It arose as a correction to earlier approach where developing countries mainly reacted to proposals from others, opposing this or that only to end up collapsing in the face of pressure and accepting worse terms.

Unfortunately a process of over-correction seemed to have emerged.

Thus, African countries, for instance, concentrate on developing their positive agenda, to such an extent that the main reaction to proposals from the Northern countries these days is to ask for a dimension which addresses their interests. Usually this has meant looking for a developmental dimension even in proposals like the MAI/MIA whose fundamental logic is totally anti- developmental, and which should therefore be opposed.

Ultimately, the root of this problem is that having been imposed upon by external institutions like the World Bank and IMF for all this while, the majority of the African countries do not have a home-grown and home-driven developmental strategy against which the value of particular ideas and forms of liberalisation are measured.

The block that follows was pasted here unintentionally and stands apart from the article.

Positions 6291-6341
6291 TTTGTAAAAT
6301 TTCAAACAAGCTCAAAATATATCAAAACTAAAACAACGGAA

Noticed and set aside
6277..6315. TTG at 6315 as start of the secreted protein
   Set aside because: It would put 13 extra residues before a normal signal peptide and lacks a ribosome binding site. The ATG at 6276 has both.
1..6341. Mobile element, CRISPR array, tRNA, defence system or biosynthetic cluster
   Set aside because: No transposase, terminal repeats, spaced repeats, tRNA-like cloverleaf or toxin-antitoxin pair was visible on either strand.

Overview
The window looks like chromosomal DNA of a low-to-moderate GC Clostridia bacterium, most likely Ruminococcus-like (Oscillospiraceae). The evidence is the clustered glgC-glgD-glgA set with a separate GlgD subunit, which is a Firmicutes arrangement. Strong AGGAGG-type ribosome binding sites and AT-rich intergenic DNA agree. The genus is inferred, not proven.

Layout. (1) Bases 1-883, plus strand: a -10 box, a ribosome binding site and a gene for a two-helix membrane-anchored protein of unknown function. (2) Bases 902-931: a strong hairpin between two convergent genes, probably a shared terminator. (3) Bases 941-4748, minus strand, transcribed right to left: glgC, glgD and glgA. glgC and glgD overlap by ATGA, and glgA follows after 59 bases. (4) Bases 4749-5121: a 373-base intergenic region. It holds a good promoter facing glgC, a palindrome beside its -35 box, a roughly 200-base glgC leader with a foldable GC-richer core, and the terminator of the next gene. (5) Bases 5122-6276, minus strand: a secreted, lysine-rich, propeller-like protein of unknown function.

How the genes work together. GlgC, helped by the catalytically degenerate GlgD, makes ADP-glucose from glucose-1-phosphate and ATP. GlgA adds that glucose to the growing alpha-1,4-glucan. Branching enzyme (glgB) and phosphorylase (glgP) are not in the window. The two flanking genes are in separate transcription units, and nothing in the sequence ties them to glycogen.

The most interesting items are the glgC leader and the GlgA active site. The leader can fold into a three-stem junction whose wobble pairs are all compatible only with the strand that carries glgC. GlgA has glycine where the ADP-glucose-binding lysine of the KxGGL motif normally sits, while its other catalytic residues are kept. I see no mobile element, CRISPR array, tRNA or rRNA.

However, in the immediate context of the preparations for Seattle, the problem with this "positive agenda" approach is a failure to recognise that in negotiations, as one of the African officials in Algiers said, it is not enough to state what one wants.

It is equally important to state what one does not want, to draw a bottom line. That way the negotiations for what one wants would take place on a mutually decided terrain, and on the one marked out exclusively by the demands of the other party. As another official put it, there is no place for face-saving or politeness in negotiations.

In opting for silence as way to express their opposition, the ministerial declaration overlooked this. By focusing on the issues of concern to them, the Ministers may have staked a ground for the coming negotiations. But in not clearly stating their opposition to the North's demands for new issues, they may yet find that they have opened themselves to the kind of approach so aptly demonstrated by Mike Moore, the Director-General of the WTO, who presented all the concerns expressed by Africans as the very justification for the introduction of a new round and on the basis of the new issues.

In short, the Ministers have staked a ground for the coming negotiations, but they may yet find that they have given up the fencing required to protect that ground and advance from there.(SUNS4520)

(* Tetteh Hormeku is an African economist and researcher for the Africa Trade Program of research and technical assistance on trade, at the Accra-based Africa secretariat of the Third World Network. He was at the Algiers meeting of the African Trade Ministers and wrote this analysis.)